Although information philosophy looks at the universe, life, and intelligence through the single lens of information, it is far from mechanical and reducible to deterministic physics. The growth of information over time is the essential reason why time matters and individuals are distinguishable. Increasing information explains all emergent phenomena, including many presumed “laws of nature.” “Determinism” is itself an emergent idea, an unjustifiable extrapolation from the apparent, but only “adequate,” determinism scientists saw in the Newtonian laws of motion.

Information philosophy shows us the future is unpredictable for two basic reasons. First, quantum mechanics shows that some events are not predictable. The world is causal but not determined. We call it “soft causality” because the causes are not themselves caused. Second, the early universe does not contain the information of later times, just as early primates do not contain the information structures for intelligence and verbal communication, and infants do not contain the knowledge and remembered experience they will have as adults.

In information philosophy, there is an arrow of time that is antithetical to some classical philosophical ideas like the “great chain of being” and timeless truths.

Information philosophy and other modern philosophies


For Plato the Forms or Ideas pre-exist any particular examples. Information philosophy explains Aristotle’s alternative view, that the general Idea is abstracted from common properties shared by a set of particulars. All such particulars come into existence as the universe evolves from a chaotic origin. Information philosophy shows how the information about an idea is embodied in minds and external artifacts. The Absolute Idea of Hegel is in human thoughts (Gedanken) about particular ideas first, but then postulated in an abstract Mind as a universal, where concepts (Begriffe) correspond to the things themselves by reason of their shared information content.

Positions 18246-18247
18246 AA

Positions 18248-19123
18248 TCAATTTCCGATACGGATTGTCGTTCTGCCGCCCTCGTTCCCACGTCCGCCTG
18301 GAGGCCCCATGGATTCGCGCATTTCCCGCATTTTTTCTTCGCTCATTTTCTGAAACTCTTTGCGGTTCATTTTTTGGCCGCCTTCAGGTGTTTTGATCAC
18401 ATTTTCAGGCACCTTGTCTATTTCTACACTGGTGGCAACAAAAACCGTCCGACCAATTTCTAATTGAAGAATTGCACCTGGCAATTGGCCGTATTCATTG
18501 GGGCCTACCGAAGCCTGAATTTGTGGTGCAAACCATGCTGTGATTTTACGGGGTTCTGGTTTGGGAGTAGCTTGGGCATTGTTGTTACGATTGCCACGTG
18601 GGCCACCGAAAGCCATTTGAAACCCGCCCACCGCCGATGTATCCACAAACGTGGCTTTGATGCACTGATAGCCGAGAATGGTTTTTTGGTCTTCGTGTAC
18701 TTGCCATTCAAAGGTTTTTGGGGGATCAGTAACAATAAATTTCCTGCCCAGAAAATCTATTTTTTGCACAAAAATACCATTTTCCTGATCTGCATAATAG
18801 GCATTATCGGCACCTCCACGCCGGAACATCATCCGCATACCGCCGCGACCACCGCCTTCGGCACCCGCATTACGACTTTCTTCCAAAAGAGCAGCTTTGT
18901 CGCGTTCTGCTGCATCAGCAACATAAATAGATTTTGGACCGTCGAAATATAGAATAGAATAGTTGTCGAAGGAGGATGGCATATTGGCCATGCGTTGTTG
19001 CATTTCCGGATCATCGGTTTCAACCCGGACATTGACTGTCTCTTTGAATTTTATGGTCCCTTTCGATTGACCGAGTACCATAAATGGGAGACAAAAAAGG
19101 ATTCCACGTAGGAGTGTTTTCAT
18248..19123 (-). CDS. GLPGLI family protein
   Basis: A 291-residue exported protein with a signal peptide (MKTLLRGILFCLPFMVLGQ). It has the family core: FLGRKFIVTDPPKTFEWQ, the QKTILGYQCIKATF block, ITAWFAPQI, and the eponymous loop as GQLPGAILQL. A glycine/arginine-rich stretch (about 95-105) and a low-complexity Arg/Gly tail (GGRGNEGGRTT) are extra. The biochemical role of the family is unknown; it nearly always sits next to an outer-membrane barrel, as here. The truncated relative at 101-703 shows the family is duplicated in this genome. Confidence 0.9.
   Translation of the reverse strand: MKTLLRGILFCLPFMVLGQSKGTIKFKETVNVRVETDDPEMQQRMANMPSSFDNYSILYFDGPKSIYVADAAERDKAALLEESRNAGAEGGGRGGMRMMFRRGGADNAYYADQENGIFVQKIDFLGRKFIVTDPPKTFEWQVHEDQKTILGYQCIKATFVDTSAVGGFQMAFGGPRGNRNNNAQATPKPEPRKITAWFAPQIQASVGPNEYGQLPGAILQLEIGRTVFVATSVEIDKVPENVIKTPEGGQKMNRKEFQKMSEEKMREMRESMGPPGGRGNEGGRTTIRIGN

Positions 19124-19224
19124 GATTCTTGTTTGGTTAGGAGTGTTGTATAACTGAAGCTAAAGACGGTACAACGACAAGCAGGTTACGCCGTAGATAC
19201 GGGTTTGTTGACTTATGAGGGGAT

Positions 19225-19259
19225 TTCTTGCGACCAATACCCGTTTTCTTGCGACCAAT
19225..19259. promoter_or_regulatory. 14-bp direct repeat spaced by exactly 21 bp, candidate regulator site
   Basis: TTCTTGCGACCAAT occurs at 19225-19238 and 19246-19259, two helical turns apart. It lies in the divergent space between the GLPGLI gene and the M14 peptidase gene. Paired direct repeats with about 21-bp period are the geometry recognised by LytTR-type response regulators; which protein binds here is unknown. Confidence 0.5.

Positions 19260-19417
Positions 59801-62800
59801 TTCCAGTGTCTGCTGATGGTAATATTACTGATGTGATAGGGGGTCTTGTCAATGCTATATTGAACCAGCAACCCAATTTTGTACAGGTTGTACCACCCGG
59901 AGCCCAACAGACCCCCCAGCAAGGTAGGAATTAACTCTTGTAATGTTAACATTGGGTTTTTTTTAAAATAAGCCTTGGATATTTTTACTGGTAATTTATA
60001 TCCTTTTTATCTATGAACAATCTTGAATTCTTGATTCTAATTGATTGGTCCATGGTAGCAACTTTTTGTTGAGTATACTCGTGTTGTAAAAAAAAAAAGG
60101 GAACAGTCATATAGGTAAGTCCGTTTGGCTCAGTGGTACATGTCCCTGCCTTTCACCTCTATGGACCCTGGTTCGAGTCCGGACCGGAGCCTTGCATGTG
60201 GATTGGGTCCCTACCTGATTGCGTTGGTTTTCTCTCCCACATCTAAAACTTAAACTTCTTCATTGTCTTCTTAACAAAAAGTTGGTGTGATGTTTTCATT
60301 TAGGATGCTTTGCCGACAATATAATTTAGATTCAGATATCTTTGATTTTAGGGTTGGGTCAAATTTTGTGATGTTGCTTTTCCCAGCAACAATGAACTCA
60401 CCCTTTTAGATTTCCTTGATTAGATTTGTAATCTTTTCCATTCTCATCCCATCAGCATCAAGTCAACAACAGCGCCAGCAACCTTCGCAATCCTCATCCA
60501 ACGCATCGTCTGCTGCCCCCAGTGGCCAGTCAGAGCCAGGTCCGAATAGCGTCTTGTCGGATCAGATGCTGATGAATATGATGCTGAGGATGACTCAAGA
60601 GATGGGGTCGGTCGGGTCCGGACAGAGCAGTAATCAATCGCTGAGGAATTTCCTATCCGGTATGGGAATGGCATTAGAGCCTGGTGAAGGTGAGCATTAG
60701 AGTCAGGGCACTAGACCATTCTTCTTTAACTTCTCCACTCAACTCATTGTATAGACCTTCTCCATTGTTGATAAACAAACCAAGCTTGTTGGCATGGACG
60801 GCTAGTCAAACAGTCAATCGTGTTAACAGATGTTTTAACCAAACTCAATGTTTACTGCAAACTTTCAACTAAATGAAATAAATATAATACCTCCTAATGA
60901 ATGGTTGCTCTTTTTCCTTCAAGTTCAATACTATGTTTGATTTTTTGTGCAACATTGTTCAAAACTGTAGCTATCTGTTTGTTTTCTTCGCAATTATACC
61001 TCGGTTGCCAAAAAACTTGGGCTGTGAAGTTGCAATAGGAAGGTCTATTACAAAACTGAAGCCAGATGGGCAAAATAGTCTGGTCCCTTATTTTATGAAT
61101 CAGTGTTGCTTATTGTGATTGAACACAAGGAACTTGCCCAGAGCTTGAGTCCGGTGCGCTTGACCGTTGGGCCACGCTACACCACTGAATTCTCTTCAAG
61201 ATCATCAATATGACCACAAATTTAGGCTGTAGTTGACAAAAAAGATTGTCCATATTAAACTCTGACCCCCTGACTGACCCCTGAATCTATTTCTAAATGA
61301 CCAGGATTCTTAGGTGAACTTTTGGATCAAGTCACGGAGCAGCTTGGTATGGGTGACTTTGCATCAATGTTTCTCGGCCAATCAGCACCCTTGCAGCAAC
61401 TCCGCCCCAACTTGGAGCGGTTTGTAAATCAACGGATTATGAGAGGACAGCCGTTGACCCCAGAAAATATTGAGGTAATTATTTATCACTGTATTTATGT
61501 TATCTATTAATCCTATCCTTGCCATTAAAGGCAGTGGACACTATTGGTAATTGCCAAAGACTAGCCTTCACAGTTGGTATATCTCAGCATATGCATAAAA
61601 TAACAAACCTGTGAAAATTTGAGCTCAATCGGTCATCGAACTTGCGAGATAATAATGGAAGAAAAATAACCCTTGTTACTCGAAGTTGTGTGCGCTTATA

Information philosophy, like positivism, only admits knowledge that can be established scientifically, that is to say via hypotheses that can be tested empirically. But unlike positivism, information philosophy offers an epistemology and metaphysics of the “things themselves,” real entities in the external world for which we can access a subset of their intrinsic information. Our information is a “representation” of the external object, adequate for communications about the object between scientists and philosophers. An accurate information representation is one whose knowledge content is isomorphic to the essential information in the object itself.

Logical positivism

Logical positivism is the vague idea that knowledge can be based on the logical combination of verifiable sentences (atomic facts). It collapsed under the unavoidable ambiguity of language. Language philosophy needs to be reexamined as an information philosophy. We communicate most of our everyday intellectual information with words. Information content can disambiguate words. Although the hope for an ideal language seems unrealizable, information philosophy promises a better mapping of the world of ideas onto the world of things.


The core idea of pragmatism is that knowledge is valuable if it can be acted on with successful consequences. Our beliefs (hypotheses) are constantly tested by the results of acting on them. Pragmatism is thus a natural scientific method used by individuals in their daily experiences. When a community of inquirers shares their information openly, the sum of their knowledge approaches the ideal of pragmatic truth. Like pragamatism, information philosophy finds value in information that is actionable.


Phenomenological intentionality is informational. Individual minds reflect on things and through intuition discover a meaning to their being. Epistemological and ontological questions are raised and pondered. Information philosophy shows us we can know the things themselves or answer questions of what it means to be a thing, because we are creating that meaning. Our creations are informational structures, which are adequate and actionable, testable and empirical, to the extent that they contain an accurate subset of the much greater information content of the “thing in itself.”


Existentialism says that before anything has an objective essence, it exists in the world. Information philosophy confirms this basic insight of the Existentialists. Things genuinely emerge in the universe. Humans define their own essences and bear full responsibility for creating values and purposes for their lives. Information philosophy confirms that humans are unpredictable and creative, and that they are free, but that, unlike the Existentialists, that human freedom is not absurd. There is objectifiable value in the universe.

Originally published by The Information Philosopher under a Creative Commons Attribution Unported 3.0 license.